Under Munisteri, the Republican Party of Texas sent out more than a million mailers each election cycle, created a network of phone-bankers and set up “victory centers” in major cities and predominantly Hispanic regions of the state. Aided by anti-Obama anger and the tea party movement, the party saw stunning results. From 2010 to 2015, Texas Republicans picked up nearly 1,200 seats across the state, grew their narrow advantage in the state Legislature into a supermajority, and zeroed out the party’s debt. 

Former Republican Party of Texas Chairman Steve Munisteri at the Texas Republican Convention in Fort Worth on June 7, 2014. Credit: Bob Daemmrich for The Texas Tribune.

By the time Munisteri stepped down as chair in 2015, that political marriage was showing early signs of acrimony. As tea party lawmakers and groups gained influence — often with major funding from Dunn and Wilks — they increasingly accused fellow Republicans, namely then-House Speaker Joe Straus, of being weak conservatives, and attacked them for working with House Democrats on bipartisan legislation.

Meanwhile, Dunn and Wilks continued to build their influence. In 2015, they were crucial to then-Sen. Ken Paxton’s election to attorney general. And in 2017, Rinaldi and other lawmakers funded by the billionaires formed a new group, the Texas House Freedom Caucus, that continued to attack House leaders from the right, laying the groundwork for the party’s eventual civil war.

Hot topics

At each of the party’s biennial conventions, delegates debate and approve its platform, a sprawling outline of conservative policy priorities which has for years been viewed as a bellwether for broader Republican sentiment.

And for years, party leaders cautioned that the platform should be understood not as an end-all-be-all list of Republican stances, but as a broad set of positions that reflect the party’s diverse coalition of business, activist and grassroots groups.

“It's false to represent that each one of those platform planks necessarily represents ... the view of the majority of the delegates, let alone a majority of Republicans," Munisteri said in 2014, amid criticism of the platform’s calls that year to repeal the Voting Rights Act, endorse conversion therapy for LGBTQ+ people and end in-state tuition for undocumented immigrants brought to the U.S. as children. “The Texas Republican Party has millions of people who vote for it, and every individual Republican has their own views on issues."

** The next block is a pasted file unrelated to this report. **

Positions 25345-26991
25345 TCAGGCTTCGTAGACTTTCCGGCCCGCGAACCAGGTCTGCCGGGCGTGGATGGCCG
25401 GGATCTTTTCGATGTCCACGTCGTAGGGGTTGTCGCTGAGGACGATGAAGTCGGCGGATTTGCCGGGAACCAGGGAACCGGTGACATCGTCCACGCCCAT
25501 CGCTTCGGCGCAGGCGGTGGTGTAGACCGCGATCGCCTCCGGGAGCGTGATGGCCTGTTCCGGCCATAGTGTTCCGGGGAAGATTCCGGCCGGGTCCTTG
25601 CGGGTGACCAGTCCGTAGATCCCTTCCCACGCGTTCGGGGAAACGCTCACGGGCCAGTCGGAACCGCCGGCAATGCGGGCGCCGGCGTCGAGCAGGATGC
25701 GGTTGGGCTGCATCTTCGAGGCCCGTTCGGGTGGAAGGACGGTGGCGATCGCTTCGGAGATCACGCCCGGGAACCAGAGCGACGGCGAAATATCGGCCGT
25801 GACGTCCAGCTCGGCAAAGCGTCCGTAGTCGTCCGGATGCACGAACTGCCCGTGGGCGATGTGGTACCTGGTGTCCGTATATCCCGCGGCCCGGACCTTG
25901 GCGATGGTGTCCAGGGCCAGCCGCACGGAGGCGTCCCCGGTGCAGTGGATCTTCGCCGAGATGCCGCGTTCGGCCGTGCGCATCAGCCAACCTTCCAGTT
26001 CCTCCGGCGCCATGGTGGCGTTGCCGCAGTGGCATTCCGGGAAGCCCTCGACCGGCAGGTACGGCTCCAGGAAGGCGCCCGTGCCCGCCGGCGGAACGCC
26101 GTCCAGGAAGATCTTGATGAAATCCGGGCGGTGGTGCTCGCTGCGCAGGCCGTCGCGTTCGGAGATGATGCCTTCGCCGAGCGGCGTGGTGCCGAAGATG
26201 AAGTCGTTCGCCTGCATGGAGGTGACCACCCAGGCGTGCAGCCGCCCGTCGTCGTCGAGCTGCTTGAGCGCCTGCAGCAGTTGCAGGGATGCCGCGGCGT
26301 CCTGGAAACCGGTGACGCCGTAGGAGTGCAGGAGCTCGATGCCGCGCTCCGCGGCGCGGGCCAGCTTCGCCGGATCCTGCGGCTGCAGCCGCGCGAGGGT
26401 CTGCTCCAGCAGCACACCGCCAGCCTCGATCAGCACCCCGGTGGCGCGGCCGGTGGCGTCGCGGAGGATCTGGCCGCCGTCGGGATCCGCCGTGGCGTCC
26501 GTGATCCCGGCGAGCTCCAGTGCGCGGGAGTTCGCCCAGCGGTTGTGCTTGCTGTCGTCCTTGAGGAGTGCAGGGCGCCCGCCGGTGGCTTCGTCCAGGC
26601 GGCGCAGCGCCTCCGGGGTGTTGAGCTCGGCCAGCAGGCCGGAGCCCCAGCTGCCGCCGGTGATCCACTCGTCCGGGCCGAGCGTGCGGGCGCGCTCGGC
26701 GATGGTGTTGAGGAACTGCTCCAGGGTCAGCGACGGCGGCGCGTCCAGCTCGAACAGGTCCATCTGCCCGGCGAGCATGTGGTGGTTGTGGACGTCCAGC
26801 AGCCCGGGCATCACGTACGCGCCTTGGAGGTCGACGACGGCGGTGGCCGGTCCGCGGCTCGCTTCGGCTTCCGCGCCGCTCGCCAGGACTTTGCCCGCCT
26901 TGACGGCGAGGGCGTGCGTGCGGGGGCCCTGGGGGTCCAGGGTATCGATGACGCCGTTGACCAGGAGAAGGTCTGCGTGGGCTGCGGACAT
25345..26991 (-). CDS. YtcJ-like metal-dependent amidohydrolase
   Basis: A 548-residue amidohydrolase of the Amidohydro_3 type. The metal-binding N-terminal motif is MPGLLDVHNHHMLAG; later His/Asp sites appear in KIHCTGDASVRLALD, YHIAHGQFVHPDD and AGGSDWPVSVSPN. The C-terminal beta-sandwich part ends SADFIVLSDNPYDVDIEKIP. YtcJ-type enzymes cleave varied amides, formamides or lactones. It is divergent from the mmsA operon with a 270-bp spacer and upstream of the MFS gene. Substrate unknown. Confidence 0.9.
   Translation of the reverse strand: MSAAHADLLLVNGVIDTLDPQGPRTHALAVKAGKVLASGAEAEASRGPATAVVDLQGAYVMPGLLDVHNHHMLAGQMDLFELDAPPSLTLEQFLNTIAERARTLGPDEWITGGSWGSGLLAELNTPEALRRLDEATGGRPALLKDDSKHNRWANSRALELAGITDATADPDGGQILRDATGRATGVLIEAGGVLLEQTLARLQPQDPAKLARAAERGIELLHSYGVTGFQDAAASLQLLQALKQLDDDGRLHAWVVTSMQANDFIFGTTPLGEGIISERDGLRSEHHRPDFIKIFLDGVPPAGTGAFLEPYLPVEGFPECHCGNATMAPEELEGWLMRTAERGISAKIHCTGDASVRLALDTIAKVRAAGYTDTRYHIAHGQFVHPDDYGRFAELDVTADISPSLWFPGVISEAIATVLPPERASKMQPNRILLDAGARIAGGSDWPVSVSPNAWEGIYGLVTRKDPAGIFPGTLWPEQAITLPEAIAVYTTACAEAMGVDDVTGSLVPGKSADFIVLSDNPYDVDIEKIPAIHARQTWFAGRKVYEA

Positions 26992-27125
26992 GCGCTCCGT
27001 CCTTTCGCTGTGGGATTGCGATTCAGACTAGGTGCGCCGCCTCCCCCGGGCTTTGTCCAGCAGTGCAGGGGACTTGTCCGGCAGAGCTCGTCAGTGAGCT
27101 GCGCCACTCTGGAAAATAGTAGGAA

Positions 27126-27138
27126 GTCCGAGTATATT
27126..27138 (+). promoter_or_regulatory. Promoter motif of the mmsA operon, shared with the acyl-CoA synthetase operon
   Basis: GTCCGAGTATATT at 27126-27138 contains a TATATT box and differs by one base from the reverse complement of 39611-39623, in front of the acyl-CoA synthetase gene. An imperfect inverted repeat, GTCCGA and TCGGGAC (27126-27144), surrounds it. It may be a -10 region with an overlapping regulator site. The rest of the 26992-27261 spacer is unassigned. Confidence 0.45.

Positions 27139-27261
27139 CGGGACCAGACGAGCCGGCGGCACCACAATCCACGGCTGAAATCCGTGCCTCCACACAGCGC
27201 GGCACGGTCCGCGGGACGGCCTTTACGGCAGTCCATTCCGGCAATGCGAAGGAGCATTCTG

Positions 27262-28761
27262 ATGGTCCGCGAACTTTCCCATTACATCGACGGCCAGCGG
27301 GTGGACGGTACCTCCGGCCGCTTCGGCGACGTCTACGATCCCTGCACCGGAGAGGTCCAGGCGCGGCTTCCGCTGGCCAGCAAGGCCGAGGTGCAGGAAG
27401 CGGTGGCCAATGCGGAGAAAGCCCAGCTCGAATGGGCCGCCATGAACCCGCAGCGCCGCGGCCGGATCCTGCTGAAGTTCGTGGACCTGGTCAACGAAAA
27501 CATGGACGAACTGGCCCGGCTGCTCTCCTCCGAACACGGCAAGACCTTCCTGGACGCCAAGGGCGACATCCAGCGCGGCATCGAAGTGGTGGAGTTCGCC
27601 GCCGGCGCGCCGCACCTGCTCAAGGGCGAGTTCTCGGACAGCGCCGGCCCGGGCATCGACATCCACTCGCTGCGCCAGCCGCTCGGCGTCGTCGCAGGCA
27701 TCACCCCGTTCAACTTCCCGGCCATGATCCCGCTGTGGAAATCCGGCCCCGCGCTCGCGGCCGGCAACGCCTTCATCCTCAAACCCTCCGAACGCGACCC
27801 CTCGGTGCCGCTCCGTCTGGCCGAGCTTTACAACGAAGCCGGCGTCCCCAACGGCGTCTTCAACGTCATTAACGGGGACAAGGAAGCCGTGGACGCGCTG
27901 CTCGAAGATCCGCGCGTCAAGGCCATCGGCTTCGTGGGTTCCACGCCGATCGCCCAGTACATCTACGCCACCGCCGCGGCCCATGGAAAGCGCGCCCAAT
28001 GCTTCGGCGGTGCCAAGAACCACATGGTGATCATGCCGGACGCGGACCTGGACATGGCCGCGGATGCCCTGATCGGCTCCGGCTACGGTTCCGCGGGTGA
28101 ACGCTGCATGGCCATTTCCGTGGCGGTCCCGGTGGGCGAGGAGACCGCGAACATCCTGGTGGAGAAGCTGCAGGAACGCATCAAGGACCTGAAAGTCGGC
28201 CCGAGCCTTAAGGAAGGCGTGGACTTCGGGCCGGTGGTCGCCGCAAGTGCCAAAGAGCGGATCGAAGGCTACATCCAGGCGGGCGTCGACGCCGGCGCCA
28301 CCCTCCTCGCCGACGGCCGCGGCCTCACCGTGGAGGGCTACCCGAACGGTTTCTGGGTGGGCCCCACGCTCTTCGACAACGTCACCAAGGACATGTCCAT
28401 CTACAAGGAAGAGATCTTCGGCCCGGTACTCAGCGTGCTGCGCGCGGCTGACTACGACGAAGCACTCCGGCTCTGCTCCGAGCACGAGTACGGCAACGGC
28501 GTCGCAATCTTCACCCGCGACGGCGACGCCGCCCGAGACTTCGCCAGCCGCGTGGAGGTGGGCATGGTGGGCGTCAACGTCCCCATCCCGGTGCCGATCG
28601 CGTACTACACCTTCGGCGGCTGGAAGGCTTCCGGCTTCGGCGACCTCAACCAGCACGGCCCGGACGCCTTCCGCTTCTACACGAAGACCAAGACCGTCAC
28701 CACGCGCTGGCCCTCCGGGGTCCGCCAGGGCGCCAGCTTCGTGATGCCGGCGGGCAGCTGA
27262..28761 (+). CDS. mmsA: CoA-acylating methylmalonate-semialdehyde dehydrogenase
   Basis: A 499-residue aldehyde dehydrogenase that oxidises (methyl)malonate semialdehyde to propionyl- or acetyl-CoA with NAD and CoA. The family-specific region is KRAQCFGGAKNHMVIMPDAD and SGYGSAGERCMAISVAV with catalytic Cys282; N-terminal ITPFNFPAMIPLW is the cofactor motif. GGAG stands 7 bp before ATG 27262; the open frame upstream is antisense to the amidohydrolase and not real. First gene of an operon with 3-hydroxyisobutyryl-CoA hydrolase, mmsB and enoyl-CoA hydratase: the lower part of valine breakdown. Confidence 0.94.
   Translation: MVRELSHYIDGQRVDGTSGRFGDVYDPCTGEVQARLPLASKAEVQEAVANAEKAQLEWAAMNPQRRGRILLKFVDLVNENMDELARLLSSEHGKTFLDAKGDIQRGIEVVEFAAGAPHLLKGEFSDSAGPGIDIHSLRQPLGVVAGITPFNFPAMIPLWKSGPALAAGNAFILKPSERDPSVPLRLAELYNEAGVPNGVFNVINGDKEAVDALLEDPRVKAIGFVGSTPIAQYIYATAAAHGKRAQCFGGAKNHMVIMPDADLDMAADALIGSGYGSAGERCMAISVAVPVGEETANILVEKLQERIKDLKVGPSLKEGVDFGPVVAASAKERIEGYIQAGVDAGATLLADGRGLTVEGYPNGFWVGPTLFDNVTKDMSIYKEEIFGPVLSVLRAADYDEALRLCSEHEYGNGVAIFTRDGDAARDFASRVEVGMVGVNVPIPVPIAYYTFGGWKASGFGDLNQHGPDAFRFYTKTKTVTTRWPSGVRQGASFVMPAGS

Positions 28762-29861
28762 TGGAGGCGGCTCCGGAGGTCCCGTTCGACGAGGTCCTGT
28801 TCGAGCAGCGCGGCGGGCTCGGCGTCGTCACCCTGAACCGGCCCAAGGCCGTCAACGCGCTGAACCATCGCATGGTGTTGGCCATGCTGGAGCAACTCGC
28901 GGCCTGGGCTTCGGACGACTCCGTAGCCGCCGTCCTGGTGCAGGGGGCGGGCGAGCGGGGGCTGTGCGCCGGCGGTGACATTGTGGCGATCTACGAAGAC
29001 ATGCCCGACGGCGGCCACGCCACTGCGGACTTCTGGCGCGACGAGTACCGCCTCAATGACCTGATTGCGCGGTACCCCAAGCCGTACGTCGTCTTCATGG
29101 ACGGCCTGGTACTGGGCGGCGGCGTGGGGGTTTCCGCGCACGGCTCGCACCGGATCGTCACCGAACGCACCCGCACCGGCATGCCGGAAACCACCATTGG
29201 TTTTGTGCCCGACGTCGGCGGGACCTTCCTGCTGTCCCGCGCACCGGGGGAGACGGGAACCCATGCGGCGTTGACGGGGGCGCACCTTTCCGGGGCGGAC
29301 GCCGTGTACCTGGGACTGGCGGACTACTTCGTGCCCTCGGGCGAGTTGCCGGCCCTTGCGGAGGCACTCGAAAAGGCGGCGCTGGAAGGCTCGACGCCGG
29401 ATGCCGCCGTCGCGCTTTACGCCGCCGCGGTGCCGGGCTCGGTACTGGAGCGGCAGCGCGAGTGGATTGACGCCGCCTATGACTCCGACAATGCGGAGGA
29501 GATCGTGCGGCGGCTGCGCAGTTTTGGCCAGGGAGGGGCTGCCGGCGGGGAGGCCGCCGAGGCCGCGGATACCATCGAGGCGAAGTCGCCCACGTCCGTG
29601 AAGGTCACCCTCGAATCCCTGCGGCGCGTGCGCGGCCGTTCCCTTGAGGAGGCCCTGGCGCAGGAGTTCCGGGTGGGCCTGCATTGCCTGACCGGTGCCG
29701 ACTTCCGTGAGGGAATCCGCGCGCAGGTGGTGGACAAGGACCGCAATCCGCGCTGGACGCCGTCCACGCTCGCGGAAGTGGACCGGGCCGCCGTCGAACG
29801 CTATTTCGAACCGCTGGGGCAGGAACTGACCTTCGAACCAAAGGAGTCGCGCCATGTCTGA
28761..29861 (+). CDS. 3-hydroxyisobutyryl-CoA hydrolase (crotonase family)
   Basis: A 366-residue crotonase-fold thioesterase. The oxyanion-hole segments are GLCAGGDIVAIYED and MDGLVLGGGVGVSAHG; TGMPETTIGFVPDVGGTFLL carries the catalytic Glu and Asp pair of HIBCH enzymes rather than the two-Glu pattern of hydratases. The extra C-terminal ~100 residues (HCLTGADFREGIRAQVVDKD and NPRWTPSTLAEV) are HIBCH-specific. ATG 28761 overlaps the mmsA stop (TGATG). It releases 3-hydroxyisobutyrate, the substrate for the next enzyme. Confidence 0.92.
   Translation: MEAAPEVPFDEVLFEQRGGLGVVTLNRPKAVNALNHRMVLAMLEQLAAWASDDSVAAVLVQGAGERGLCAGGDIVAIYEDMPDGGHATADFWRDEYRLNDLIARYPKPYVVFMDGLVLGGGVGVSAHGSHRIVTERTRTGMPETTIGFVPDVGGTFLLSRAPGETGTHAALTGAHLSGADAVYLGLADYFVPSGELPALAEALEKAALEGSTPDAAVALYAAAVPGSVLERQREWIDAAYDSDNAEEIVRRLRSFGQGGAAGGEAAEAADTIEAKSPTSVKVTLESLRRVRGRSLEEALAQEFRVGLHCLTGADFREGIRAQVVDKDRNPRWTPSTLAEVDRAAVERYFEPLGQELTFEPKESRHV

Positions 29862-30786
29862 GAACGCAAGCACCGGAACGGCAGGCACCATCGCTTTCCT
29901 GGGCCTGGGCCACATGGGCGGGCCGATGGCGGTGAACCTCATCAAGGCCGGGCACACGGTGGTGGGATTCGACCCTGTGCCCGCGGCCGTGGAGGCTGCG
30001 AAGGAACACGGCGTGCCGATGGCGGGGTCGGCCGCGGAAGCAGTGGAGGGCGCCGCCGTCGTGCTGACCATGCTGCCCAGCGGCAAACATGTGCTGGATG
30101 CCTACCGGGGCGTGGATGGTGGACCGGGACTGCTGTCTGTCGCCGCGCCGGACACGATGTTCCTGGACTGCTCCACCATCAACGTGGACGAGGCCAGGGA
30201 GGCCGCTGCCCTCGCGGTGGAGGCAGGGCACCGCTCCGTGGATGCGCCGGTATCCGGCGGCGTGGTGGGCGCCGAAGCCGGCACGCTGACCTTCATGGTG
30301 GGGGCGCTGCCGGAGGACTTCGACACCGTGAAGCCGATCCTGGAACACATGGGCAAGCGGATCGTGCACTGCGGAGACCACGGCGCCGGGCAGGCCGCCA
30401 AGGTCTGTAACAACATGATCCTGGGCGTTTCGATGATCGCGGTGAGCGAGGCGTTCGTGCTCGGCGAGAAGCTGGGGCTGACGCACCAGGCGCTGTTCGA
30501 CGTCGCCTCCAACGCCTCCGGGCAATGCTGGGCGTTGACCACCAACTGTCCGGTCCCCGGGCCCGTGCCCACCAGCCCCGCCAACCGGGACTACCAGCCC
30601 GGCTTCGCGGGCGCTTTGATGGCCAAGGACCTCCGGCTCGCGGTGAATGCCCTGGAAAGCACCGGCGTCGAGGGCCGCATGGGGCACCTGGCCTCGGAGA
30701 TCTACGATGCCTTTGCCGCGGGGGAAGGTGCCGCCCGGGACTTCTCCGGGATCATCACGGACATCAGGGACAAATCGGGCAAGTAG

From left: West Texas billionaires Farris Wilks and Tim Dunn. Credit: Courtesy Ronald W. Erdrich/Abilene Reporter-News|Brett Buchanan for The Texas Tribune

That’s changing, however, as the state’s ultraconservatives continue to consolidate power. While the platform has always trended toward the right — the 2014 platform also called for the end of hate crimes laws and the restoration of Confederate symbols — by 2022 it had turned into what Jim Henson, director of the Texas Politics Project at the University of Texas-Austin, called a “Frankenstein assemblage of up-to-the-minute GOP hot topics.”

That year, the platform included calls for a referendum on Texas secession; resistance to the “Great Reset,” a conspiracy theory that claims global elites are using environmental and social policies to enslave the world’s population; proclamations that homosexuality is an “abnormal lifestyle choice”; and a declaration that President Joe Biden was not legitimately elected.

Over the same time — and reflecting the party’s ongoing division and purity tests — the platform has begun to shift from merely a compromise document, and into a vehicle for punishing dissent. In just the last year, it was cited in censures of three prominent Republican officeholders: Phelan and outgoing Junction Rep. Andrew Murr, both of whom were central to Paxton’s impeachment; and U.S. Rep. Tony Gonzales, of San Antonio, over his vote for a bipartisan gun law in the wake of the school shooting in Uvalde, which is in his district.

Heading into this year’s convention, a Texas GOP committee also adopted language requiring state and county chairs to reject ballot applications from any official censured in the two years prior, a move that would give the party unprecedented sway over who can run in GOP primaries. “The party apparatus has gone from being the means of sorting out tensions within the Republican coalition to being an ally of the more extreme and ideologically driven factions, interest groups and organizations within the party,” Henson said.

That was evident by 2020. Furious that the party’s convention was virtual because of the COVID-19 pandemic, delegates ousted then-Chair James Dickey and replaced him with Allen West, a former Florida congressman who has long flirted with conspiracy theories.

In a recent interview, Dickey downplayed West’s election as a sign of the party’s shift, instead blaming his defeat on elected Democrats in Houston who fought against allowing the convention to be held in person there because of the pandemic. “It was a very unpleasant experience,” he said. “And as happened to President Trump, incumbents don't fare well in unpleasant experiences.”